James Suleyman ’24 was honored with the Dr. Christopher Joyner Memorial Award for Outstanding Student among the fall class of the Lutheran College Washington Semester program, a partnership of 13 colleges that allows students to spend a full semester living and interning in D.C.
Suleyman, a criminal justice and sociology double major, was nominated for the title by his peers and professors in the program. The award recognizes a student who demonstrates academic excellence, inquisitiveness in the classroom and a commitment to learning in all aspects of life.
In announcing Suleyman as the winner, Washington Semester leaders said he stood out for his impressive writing skills, his ability to engage with the curriculum and his knack for helping fellow students consider issues from new perspectives.
“In addition to his academic contributions, James brought a spirit of compassion and inclusion to the semester,” said Edward Hasecke, dean and executive director of the program. “He volunteered at Community Mediation DC in his free time and was seen by his peers as someone who helped bring the group together. James made a significant impact on the program, and we are excited to see what his future holds.”
During his semester in D.C., Suleyman interned for a nonprofit, Offender Aid and Restoration, where he helped coordinate services for people transitioning out of incarceration.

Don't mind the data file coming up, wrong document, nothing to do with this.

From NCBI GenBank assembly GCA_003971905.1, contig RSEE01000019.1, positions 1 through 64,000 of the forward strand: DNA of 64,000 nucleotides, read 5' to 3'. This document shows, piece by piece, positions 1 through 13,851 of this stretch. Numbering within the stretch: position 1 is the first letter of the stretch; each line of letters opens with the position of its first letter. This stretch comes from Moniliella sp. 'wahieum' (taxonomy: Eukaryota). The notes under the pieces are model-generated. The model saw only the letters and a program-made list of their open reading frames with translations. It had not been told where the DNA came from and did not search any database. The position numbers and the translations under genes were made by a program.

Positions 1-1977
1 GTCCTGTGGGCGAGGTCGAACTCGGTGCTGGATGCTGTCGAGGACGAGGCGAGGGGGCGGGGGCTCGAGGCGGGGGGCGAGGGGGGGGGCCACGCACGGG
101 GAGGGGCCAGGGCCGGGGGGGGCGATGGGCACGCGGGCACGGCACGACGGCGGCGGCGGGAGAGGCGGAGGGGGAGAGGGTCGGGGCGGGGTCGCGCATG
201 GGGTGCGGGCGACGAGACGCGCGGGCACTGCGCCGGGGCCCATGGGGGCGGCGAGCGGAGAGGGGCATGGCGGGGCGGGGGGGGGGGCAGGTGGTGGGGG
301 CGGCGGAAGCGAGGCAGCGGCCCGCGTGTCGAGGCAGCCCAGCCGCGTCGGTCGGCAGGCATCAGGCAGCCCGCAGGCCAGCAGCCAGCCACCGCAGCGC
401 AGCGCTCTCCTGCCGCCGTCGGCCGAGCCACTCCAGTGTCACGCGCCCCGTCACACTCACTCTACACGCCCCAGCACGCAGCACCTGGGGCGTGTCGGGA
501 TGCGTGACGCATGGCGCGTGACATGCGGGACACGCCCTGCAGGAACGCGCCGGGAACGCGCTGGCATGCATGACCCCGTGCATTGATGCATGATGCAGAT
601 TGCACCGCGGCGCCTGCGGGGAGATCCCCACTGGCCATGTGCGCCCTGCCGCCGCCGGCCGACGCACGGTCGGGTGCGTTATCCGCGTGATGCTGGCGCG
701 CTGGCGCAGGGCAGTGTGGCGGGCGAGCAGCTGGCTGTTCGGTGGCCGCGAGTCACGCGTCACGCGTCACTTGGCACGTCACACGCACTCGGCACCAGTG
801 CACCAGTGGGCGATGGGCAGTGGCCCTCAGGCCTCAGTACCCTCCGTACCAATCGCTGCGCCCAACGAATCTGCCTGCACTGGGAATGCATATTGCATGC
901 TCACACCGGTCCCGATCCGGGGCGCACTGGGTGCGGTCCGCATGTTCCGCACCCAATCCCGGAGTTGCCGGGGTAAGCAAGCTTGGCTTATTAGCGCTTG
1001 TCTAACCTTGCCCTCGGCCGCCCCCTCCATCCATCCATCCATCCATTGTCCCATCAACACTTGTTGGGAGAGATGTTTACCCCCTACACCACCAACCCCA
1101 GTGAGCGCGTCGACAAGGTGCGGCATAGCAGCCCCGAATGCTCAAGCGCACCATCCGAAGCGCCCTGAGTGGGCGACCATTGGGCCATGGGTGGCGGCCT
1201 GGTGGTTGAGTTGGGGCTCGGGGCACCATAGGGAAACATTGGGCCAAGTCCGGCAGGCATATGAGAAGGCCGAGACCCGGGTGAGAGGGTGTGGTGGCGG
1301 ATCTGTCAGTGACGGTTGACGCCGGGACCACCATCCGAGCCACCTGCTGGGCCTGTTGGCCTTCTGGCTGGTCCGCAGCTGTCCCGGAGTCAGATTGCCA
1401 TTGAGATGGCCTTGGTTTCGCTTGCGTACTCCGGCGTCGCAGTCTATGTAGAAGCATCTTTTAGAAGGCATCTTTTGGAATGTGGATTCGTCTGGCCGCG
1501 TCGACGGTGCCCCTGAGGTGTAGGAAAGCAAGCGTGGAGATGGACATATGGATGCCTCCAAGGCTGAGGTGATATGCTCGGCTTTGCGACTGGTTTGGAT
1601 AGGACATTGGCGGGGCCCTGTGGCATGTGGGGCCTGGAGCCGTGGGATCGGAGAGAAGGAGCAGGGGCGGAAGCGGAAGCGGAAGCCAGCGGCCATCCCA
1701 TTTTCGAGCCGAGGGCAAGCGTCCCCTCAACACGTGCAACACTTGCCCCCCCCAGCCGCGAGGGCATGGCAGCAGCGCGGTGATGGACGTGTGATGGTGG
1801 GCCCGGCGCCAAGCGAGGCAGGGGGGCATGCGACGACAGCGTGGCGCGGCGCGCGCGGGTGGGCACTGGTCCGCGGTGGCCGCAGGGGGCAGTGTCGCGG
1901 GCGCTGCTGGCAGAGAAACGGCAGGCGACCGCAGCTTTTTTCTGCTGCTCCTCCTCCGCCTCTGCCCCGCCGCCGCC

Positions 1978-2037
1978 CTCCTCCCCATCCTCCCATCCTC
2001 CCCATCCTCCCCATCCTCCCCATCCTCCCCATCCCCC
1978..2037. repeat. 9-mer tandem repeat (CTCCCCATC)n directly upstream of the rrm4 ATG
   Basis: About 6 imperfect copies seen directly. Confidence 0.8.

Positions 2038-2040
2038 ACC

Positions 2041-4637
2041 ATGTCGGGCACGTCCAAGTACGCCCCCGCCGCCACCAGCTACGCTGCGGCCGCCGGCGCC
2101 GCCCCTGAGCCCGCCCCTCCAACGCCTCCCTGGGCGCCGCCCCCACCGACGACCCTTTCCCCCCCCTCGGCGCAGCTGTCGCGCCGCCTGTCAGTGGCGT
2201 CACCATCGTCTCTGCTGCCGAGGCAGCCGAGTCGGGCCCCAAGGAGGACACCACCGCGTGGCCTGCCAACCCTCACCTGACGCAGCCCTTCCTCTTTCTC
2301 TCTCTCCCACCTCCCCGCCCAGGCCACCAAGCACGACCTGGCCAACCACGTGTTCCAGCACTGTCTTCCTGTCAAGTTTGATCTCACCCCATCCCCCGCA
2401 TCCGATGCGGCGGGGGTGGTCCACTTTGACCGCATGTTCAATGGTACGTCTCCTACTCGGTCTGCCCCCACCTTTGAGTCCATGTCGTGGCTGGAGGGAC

He said the work taught him both how complex the system is and how to dig in to find ways to make it work for vulnerable communities.
“I'd say I’ve become a lot more resourceful,” he said during an interview while in D.C. “Realizing that there isn’t always an easy solution to a problem or that the solution isn’t going to be handed to you on a silver platter. You have to go and find it yourself. You have to research and learn where local resources can be found, which I’m enjoying.”
Suleyman hopes to work with children in restorative justice initiatives after graduation. His experience in D.C. was made possible by the donor-supported Fowler Legacy Program.
“I’m so glad I got to be part of this program,” he said. “I would encourage any student to try it and take advantage of the opportunities it offers. There is something here for everyone.”
Roanoke College was one of three original founding schools that created the Lutheran College Washington Semester consortium in 1986. In addition to interning with nonprofits, government agencies and other organizations, Washington Semester students take classes and engage in trips to cultural and historical sites.
The Dr. Christopher Joyner Memorial Award for Outstanding Student is named in memory of a celebrated professor and longtime supporter of the program. Dr. Joyner taught at Georgetown University and was a dedicated scholar who published extensively, served on more than a dozen editorial boards and was vice chair of the American Council on the United Nations. His wife, Nancy Joyner, was dean and executive director of the Lutheran College Washington Semester for 27 years.